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Russia's Middle East policy after the G-20 summit

Russian Foreign Minister Sergey Lavrov, ever skeptical of US intentions, elaborates on Russia's policies in the Middle East — and risks alienating the West.
Russia's President Vladimir Putin attends a news conference at the end of the G20 summit in Brisbane November 16, 2014. Putin said on Sunday that there is a "good chance of resolution" in the Ukraine conflict, contradicting Western concerns over an escalation in fighting in the southeast of the country. REUTERS/Mikhail Klimentyev/RIA Novosti/Kremlin (RUSSIA - Tags: POLITICS HEADSHOT PROFILE) THIS IMAGE HAS BEEN SUPPLIED BY A THIRD PARTY. IT IS DISTRIBUTED, EXACTLY AS RECEIVED BY REUTERS, AS A SERVICE TO CLI
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Relations between Russia and the United States, as well as between Russia and US-oriented European countries, further deteriorated following the G-20 summit in Brisbane due to the crisis in Ukraine. This poses the question for analysts as to how this situation might affect Moscow’s Middle East policy and the existing forms of cooperation with the West on regional issues, namely: the Middle East quartet of international mediators; the negotiations of the five permanent members of the UN Security Council plus Germany (P5+1) with Iran; the stabilization of the situation in Yemen; and the fight against terrorism.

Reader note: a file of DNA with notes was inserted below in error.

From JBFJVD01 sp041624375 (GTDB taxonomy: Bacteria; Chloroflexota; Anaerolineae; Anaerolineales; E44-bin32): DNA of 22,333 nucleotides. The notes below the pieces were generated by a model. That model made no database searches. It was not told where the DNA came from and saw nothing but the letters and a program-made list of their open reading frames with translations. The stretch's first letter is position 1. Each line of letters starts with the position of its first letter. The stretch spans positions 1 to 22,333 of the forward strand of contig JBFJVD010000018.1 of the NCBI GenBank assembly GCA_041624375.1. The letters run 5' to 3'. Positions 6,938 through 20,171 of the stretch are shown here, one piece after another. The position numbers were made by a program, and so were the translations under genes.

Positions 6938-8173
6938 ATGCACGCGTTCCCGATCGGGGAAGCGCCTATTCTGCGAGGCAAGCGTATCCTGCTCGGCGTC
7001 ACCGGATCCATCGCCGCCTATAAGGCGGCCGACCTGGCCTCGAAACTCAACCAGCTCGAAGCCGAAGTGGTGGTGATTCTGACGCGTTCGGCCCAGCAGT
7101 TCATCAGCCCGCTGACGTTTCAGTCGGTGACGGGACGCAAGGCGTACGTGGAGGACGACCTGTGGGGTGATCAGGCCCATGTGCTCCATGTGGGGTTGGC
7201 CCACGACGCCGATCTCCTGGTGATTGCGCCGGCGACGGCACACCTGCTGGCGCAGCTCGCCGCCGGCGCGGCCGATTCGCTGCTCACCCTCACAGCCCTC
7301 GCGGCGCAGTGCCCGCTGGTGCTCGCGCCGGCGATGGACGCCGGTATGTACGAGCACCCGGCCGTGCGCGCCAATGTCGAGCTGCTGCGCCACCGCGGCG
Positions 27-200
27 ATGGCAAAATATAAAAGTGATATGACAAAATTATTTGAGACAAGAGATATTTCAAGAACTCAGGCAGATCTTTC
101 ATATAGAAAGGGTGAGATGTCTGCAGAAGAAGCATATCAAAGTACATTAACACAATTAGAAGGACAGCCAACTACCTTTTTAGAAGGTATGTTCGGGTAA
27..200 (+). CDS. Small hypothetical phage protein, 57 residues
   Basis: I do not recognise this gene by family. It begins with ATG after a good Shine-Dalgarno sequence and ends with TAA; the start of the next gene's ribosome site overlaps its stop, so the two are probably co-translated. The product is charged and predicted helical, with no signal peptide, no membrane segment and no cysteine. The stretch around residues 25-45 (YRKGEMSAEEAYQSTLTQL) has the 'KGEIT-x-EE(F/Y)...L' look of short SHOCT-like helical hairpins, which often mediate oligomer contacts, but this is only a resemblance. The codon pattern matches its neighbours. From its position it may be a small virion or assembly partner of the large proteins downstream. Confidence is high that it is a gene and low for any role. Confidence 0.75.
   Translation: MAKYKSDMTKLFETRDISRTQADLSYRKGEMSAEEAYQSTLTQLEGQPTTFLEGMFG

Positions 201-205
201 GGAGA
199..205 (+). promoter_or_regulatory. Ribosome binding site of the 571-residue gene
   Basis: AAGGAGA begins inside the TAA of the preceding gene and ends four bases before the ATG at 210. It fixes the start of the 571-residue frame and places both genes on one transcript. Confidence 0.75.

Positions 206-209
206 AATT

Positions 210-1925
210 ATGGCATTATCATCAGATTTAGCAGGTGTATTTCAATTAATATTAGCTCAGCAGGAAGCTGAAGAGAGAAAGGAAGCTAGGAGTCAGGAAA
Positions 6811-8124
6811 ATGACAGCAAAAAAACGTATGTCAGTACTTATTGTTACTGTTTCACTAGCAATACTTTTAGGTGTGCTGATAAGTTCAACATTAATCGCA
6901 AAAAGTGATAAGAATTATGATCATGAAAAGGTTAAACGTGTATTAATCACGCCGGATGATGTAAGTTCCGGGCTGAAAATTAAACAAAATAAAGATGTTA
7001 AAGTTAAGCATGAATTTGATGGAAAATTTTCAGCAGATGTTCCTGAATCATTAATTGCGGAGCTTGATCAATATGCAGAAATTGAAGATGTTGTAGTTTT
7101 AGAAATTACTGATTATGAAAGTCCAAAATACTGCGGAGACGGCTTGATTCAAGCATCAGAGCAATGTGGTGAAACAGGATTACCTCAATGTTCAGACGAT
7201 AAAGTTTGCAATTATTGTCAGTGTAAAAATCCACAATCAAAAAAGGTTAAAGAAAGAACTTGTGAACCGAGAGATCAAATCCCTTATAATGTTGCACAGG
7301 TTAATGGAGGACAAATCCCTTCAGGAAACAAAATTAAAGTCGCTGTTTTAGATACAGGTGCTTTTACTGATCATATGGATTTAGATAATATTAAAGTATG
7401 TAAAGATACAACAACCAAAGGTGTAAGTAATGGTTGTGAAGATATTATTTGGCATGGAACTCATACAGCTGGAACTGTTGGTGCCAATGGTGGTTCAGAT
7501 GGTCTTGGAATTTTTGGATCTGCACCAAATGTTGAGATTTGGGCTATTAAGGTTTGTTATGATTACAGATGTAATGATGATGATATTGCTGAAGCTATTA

Naturally, this kind of cooperation will be preserved, with Russia even bearing some of the political costs. For example, at the 2014 Conference on Non-Proliferation held in Moscow, one of the Iranian participants criticized Russia for its position in the P5+1 talks with Iran — clearly hinting at Russia’s solidarity with the West, rather than with Iran — to which the Russian participant emphasized that in this Moscow was guided exclusively by its national interest.

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